Bear in mind that unlike kitchen and bathroom lighting ideas that need to be bright, bedroom lighting is mostly used at night so they tend to look their best when lit with low light. Even though you have a layered scheme that covers ambient, task and accent lighting, you'll rarely use all three types at once. It's far more likely that you'll light the space using  just task and accent lighting.

How bright should a ceiling light be?

As ceiling or pendants provide ambient light, they need to cast a bright light over the entire room when switched on to fill in the gaps that any focused task lighting or accent lighting may not reach.

Usually ceiling or pendant lights should be decorative when switched off and practical light sources when on.

There's much debate on whether to choose cool white or warm white bulbs for your lights. Cool light can feel quite harsh in a bedroom, with warm white feeling a far more organic choice for a sleeping space. It's really a personal choice so if you're not sure, install a smart bulb as they will give you the choice of both tones.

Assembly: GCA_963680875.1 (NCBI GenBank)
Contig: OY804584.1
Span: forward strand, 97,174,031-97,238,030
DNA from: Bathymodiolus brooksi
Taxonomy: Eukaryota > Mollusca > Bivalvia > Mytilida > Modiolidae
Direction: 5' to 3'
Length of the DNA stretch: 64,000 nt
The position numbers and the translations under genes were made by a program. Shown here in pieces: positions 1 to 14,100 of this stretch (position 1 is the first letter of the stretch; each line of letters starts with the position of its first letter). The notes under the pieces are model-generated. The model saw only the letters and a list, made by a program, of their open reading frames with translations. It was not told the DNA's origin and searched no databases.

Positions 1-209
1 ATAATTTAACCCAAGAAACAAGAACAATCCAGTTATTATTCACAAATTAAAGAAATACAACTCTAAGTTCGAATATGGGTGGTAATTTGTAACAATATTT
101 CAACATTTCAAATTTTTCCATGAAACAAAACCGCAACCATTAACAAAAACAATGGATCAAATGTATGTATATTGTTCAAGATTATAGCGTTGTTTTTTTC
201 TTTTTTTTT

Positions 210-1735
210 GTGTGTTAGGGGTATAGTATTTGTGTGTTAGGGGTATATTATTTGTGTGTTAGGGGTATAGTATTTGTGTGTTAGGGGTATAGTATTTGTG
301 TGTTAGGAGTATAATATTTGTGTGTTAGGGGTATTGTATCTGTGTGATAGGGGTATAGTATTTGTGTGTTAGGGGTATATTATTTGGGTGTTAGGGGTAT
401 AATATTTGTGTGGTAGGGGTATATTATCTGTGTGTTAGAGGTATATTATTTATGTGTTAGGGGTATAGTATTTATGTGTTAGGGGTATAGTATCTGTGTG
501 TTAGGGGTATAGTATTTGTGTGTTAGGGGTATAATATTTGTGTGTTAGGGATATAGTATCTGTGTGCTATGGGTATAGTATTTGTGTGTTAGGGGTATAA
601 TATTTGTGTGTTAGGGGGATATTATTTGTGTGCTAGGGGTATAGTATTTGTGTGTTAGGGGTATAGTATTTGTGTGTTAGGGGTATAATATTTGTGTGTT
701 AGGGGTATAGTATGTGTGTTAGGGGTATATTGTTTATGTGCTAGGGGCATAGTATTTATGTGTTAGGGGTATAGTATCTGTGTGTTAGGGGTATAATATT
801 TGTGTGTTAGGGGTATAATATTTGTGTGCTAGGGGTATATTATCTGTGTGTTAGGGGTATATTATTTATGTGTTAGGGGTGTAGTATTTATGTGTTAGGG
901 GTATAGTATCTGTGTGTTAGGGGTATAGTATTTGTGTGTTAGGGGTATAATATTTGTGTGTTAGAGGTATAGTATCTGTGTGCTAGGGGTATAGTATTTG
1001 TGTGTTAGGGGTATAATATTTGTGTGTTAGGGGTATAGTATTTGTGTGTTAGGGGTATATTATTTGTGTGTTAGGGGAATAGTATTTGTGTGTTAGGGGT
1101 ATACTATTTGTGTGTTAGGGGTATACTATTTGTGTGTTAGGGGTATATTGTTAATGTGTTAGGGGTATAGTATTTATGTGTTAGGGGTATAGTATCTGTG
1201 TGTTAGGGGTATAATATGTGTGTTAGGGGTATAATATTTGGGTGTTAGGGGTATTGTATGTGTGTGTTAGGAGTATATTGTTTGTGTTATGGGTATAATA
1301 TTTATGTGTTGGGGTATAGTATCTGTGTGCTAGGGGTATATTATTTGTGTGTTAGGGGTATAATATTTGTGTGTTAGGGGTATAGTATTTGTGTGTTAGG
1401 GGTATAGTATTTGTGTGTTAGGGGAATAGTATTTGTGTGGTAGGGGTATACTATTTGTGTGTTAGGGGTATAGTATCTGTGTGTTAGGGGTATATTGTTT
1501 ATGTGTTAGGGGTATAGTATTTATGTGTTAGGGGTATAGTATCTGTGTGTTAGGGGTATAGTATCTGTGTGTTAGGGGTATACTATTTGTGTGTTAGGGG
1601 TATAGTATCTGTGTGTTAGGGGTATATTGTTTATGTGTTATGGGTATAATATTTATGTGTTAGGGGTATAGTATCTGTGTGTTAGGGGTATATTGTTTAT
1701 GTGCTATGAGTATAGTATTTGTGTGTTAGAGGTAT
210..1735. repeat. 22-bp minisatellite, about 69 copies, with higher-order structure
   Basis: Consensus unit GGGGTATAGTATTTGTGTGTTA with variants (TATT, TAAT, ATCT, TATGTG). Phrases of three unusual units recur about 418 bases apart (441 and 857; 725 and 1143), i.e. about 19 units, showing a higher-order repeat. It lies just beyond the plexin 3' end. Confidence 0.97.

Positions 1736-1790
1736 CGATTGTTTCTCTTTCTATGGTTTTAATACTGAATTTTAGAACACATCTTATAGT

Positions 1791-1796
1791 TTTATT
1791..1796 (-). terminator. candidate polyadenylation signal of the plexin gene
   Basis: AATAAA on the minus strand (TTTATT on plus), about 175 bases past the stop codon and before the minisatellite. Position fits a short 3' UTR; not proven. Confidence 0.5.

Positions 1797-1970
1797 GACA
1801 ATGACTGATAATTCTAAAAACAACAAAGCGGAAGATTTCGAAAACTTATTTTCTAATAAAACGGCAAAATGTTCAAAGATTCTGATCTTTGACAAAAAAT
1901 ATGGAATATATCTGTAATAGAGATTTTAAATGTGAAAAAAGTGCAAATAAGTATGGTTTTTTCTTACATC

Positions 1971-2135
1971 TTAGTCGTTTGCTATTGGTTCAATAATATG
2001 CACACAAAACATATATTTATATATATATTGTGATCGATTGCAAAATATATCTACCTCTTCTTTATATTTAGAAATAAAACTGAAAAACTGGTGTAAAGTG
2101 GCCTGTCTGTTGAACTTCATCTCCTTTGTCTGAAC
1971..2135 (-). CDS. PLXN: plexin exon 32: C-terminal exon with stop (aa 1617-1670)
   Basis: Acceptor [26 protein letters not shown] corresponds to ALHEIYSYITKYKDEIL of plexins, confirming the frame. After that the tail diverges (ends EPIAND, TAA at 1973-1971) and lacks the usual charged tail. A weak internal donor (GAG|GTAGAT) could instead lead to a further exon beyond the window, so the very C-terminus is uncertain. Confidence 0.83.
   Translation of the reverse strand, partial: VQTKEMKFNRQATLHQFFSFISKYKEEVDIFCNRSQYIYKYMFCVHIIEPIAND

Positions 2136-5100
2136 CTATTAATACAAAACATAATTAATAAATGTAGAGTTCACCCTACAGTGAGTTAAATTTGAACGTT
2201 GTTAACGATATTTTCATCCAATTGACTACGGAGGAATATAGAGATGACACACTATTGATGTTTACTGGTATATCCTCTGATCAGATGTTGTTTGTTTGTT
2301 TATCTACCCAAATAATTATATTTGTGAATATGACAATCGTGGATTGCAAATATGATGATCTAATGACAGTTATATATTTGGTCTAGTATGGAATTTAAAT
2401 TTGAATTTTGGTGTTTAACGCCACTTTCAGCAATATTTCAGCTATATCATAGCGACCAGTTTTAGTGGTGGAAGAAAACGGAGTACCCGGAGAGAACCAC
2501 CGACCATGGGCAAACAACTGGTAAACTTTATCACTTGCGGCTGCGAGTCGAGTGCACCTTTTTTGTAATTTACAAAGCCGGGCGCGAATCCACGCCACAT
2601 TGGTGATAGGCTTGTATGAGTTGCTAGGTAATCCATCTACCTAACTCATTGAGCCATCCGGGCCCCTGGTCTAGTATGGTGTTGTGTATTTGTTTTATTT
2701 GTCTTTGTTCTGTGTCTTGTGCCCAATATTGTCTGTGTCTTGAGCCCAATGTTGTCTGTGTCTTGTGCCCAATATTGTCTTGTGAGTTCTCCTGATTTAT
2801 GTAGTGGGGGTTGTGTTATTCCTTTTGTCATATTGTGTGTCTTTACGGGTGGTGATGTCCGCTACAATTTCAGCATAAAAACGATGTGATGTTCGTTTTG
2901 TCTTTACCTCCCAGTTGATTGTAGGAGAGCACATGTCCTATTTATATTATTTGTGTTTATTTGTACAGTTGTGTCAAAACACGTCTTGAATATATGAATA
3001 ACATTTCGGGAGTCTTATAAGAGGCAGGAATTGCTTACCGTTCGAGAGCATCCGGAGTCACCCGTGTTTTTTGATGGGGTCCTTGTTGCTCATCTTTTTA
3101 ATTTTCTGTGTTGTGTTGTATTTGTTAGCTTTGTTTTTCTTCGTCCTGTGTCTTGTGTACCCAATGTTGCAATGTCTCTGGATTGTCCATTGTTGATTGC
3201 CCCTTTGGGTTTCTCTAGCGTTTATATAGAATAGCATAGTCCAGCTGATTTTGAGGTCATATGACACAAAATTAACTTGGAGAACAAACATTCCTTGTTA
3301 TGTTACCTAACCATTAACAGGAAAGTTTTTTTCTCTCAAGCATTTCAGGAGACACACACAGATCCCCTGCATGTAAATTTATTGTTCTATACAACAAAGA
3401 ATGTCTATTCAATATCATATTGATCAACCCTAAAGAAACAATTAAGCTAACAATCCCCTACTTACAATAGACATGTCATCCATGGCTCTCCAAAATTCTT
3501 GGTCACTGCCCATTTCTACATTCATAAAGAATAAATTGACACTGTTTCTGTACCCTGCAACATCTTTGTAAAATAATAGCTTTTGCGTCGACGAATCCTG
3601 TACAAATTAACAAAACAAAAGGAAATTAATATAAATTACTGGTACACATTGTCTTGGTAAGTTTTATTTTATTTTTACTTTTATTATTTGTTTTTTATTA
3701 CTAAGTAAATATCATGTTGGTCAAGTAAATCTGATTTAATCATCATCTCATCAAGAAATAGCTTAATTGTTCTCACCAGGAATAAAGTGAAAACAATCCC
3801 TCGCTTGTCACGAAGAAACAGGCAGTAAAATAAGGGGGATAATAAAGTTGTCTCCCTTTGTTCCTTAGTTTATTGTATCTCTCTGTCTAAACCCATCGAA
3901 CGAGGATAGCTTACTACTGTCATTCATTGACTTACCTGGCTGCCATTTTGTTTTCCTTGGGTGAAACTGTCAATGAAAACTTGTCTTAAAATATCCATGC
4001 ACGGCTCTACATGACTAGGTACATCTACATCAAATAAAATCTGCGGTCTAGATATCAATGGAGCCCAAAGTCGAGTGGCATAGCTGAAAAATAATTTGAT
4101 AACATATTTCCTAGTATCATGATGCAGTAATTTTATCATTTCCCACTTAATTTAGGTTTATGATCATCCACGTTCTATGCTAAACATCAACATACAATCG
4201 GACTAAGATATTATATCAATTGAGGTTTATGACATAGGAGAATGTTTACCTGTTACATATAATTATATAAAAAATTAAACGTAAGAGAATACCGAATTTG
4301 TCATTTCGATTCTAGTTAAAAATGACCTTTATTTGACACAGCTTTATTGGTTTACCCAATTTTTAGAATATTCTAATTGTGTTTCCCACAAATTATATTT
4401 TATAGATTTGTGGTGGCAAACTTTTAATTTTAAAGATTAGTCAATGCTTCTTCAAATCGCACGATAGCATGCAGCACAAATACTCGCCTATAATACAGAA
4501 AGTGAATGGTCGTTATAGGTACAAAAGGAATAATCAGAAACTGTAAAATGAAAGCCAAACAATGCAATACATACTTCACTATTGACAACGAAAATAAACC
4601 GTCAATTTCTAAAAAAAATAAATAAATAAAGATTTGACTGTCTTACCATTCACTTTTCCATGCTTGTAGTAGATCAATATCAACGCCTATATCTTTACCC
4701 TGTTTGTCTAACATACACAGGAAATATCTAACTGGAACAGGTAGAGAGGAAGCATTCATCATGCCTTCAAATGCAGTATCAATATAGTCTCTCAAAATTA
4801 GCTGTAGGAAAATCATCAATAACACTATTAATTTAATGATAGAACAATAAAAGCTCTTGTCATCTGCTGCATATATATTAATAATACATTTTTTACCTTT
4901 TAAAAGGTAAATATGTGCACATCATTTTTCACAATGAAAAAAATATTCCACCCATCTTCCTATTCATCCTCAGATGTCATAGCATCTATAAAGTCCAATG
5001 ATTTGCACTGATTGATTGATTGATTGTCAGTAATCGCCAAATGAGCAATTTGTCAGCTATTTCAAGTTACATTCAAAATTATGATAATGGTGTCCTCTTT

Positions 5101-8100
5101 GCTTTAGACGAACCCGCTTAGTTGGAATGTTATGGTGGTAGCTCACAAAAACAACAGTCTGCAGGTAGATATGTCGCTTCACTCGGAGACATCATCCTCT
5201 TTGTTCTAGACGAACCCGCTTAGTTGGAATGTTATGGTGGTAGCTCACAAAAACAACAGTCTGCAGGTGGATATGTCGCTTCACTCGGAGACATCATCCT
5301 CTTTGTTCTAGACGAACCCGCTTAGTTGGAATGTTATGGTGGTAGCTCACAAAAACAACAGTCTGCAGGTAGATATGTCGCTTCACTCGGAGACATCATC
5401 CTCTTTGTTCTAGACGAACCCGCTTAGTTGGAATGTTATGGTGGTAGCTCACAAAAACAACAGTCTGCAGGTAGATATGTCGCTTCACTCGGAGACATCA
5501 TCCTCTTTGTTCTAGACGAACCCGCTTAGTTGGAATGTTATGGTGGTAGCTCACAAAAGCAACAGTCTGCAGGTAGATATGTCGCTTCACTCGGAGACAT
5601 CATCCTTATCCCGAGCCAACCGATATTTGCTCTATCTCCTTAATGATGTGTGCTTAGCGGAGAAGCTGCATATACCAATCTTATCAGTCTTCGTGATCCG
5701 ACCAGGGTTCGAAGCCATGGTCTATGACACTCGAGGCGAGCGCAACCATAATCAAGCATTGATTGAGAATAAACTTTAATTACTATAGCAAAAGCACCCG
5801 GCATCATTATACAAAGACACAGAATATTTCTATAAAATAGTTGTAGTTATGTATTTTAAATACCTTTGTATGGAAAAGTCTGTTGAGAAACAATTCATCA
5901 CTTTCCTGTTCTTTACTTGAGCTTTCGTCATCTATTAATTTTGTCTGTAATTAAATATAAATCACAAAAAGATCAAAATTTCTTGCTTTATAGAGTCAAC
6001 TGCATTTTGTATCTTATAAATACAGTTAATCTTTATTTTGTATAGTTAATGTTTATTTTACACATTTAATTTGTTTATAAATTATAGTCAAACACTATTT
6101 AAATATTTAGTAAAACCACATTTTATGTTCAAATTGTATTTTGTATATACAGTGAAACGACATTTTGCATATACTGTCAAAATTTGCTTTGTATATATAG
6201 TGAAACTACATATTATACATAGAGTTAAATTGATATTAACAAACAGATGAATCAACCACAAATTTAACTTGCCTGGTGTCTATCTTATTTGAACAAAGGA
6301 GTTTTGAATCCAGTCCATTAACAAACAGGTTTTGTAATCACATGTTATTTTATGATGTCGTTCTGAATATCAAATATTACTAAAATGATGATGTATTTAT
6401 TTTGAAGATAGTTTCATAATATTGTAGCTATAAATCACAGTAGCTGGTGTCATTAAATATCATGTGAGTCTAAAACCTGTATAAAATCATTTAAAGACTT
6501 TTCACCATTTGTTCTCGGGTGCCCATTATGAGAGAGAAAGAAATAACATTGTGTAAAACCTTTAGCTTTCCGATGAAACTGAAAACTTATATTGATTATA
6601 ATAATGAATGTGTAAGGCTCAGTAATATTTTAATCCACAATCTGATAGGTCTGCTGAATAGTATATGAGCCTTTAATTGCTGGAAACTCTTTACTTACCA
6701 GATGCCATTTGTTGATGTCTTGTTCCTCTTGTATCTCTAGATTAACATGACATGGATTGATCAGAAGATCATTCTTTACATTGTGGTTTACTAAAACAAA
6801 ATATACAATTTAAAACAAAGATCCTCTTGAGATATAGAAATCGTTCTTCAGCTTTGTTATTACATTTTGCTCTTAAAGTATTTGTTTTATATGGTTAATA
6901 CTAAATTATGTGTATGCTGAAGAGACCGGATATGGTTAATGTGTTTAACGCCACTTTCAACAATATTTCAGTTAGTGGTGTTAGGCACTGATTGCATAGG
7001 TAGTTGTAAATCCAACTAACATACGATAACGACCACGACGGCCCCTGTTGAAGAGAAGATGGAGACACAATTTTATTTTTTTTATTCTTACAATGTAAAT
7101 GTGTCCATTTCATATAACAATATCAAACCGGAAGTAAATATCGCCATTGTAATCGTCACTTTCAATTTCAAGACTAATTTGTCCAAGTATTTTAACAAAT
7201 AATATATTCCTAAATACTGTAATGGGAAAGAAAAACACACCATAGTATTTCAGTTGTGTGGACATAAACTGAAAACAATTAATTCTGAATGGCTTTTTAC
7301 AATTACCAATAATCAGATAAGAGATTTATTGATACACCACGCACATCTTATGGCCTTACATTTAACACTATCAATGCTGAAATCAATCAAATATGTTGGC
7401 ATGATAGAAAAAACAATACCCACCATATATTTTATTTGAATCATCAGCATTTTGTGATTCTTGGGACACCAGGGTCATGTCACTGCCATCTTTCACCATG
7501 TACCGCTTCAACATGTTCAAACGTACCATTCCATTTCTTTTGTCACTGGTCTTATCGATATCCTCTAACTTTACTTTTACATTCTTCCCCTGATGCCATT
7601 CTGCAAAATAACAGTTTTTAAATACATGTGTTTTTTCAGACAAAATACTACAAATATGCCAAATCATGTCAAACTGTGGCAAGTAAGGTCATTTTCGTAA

Ginevra Benedetti
Ginevra Benedetti

Hello there, I’m Ginevra Benedetti, 

Associate Editor on the Homes Content Team at Future. 

I’ve been fortunate enough to have been writing about interiors for the past 16 years on the majority of Britain’s monthly interiors titles, such as Ideal Home, Country Homes & Interiors and Style at Home, as well as Livingetc and of course, Homes & Gardens

This naturally feeds into writing for wonderful websites like HomesandGardens.com and IdealHome.co.uk.


Over the years, I’ve interviewed some of the most talented designers in the business and I’ve pretty much written about every area of the home, from shopping and decorating, appliances and home tech, wallpaper and fabric, kitchens and bathrooms, even extensions and conversions.  

I never tire about reading or writing about interiors, from classic timeless designs to innovative smart tech - the subject is always evolving, just as our homes do, year after year.